Endendigu is a Subdued Thriller

The film has engaging performances, good music, picturesque locales and some twists but despite its premise, it does not quite deliver the promised chills

Published: 02nd May 2015 06:08 AM  |   Last Updated: 02nd May 2015 10:59 AM   |  A+A-


Stories centered around fatalism or mortality have  been milked in  films like Final Destination.  An inspirational plotline from such stories has been gleaned by choreographer cum debut director Imran Sardhariya for his first film, Endendigu. The simple idea is then woven with faith in God and Indian traditions to bring in a local flavour. Told from a couple’s point of view, Endendigu is a subdued thriller set in Sweden.

The film opens with a family drama, with Krishna (Krishna Ajai Rao) a software engineer and Jyothi (Radhika Pandit) preparing for their wedding. They both are childhood friends who are now becoming life partners with their families’ consent.

Krishna holds a pre-wedding party for his friends and at the function, his guru (Dattatreya) advises Krishna that he should only consummate his marriage  in a foreign land.

Since Krishna is leaving for Sweden on a project, he considers his guru’s advice and the newly weds leave the country after their wedding.

While Jyothi is trying to settle in a foreign land, a dream brings a twist in her life in which she has a horrifying vision of her husband’s death on a railway track.

How she protects her husband and prevents him from being killed drives the second half. Will Jyothi manage to save her husband and what kind of sacrifice will she make  to save Krishna brings us to the not so thrilling climax.

Imran as a debut director skillfully manages to have the right star cast. Though the film has a thin  story plot, he blends it with elegant camera movements, expressive angles along with stylised lighting, and extracts sterling performances.   Ajai Rao is superb as the software engineer.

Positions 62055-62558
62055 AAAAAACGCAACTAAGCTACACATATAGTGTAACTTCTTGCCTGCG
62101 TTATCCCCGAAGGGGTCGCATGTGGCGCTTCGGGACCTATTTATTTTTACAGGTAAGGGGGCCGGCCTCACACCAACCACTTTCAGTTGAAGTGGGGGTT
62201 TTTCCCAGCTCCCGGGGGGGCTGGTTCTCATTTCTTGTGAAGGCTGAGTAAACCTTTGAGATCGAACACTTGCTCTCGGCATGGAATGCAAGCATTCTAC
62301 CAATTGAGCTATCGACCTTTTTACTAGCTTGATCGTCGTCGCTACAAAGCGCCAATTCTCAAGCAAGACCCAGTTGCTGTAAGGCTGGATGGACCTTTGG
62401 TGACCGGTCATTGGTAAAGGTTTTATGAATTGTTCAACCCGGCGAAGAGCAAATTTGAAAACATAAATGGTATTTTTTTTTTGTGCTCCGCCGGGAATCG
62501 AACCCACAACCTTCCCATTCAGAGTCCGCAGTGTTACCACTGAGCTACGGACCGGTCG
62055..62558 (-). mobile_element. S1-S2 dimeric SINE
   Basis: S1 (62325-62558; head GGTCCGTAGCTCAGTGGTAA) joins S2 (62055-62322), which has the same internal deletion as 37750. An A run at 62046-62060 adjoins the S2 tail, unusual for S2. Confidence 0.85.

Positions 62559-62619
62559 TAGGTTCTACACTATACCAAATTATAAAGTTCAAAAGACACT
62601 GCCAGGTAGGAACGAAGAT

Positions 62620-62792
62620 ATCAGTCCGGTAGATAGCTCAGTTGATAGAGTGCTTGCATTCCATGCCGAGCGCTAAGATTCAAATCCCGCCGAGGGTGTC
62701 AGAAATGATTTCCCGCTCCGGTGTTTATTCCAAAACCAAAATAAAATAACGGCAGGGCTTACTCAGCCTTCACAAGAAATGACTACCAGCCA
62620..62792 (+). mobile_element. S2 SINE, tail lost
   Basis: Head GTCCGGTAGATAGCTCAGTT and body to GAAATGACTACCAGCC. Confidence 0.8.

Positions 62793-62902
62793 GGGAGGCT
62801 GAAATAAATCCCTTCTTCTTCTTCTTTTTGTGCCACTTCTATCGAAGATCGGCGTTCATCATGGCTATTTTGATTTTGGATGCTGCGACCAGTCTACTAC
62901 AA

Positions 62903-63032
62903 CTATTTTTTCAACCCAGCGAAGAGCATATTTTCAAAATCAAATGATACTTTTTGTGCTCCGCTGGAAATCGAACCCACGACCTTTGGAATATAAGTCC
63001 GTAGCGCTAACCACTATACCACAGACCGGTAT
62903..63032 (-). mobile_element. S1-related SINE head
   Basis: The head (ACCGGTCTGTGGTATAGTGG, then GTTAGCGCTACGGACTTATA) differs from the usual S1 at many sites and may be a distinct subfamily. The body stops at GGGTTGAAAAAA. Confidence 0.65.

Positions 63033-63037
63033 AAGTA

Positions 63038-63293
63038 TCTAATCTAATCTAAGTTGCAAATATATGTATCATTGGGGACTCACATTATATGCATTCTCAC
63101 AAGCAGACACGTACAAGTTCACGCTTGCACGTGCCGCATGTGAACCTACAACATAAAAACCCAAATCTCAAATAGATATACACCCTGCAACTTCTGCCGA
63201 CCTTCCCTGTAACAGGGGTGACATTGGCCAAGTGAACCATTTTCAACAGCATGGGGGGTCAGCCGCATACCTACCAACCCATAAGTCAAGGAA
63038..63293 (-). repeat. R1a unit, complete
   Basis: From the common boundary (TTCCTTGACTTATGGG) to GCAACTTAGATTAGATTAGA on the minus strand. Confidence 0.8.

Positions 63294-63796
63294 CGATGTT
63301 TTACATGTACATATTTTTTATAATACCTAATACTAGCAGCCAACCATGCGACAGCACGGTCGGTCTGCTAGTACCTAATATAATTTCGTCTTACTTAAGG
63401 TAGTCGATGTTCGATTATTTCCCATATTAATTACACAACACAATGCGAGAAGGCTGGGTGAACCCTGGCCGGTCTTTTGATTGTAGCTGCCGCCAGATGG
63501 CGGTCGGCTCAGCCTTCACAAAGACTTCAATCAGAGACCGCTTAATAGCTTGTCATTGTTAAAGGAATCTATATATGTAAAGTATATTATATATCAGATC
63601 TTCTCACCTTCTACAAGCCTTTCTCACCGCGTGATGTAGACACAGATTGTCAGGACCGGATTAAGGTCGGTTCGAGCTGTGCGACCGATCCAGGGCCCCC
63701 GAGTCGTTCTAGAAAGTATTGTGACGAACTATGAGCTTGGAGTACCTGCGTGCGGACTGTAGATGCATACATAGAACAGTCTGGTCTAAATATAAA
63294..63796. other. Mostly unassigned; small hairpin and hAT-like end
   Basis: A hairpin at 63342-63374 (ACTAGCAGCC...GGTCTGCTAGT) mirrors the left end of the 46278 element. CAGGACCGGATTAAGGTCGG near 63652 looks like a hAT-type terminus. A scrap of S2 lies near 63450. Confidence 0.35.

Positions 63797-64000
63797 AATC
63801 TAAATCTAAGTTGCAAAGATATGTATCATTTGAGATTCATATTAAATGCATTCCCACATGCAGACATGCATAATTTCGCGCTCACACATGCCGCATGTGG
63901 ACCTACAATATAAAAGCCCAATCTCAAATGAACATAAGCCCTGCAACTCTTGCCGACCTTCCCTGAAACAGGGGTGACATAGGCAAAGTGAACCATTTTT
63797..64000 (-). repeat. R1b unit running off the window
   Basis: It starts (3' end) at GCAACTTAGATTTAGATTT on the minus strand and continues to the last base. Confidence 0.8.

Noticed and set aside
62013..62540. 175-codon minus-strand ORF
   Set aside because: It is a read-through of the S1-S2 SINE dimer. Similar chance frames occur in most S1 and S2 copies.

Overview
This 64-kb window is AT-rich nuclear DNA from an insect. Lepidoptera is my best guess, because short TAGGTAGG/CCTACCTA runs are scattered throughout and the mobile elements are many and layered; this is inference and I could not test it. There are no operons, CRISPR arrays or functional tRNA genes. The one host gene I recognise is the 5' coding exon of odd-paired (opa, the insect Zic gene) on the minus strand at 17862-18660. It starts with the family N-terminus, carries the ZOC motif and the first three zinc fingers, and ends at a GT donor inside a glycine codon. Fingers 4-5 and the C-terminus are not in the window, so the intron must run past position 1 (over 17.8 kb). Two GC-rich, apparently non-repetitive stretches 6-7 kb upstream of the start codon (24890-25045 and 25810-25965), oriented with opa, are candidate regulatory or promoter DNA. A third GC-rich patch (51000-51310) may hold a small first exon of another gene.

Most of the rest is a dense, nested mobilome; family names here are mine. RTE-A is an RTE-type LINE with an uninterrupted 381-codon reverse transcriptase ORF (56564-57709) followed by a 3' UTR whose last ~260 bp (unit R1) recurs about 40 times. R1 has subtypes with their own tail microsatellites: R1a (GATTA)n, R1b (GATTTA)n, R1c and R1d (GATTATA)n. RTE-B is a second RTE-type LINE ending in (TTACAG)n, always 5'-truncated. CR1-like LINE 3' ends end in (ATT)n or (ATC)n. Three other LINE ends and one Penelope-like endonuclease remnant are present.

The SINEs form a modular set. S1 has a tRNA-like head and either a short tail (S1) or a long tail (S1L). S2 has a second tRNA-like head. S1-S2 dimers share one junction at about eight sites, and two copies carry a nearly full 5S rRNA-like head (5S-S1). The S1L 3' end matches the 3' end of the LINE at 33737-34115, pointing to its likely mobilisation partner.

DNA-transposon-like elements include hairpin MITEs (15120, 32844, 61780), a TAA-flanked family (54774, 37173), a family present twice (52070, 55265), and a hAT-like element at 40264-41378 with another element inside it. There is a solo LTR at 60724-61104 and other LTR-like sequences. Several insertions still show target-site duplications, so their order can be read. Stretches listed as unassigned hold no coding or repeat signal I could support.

His tender treatment of his  woman, his cultured bearing his gentlemanly demeanour conveys nobility that goes beyond the brief of the  role.

Radhika  is even more exciting in her wonderful portrayal of a girl next door. She is emotional and intelligent.  Ajai and Radhika have a good on-screen chemistry and that mainly keeps the romantic thriller engaging. 

Imran’s dance choreography  skills gave him the requisite  confidence to step into film direction.

He has further confirmed his credentials by inspiring engaging performances from the ensemble cast that includes, Ashok, Chandrashekar, Sumitra, Pavithra Lokesh, Tabla Nani, Ravindranath, among others.

Music by V Harikrishna scores high as it enhances the emotional involvement with the story and its characters. Capturing the opulence and intricacies is cinematographer Venkatesh Anguraj who contributes to the film’s richness. 

The film generates a little amount of adrenaline and takes a few unexpected turns while covering familiar territory. Though low on suspense, this film filled with imaginative death scenes offers a break from usual clichés. Now, if only the thrill quotient was higher.


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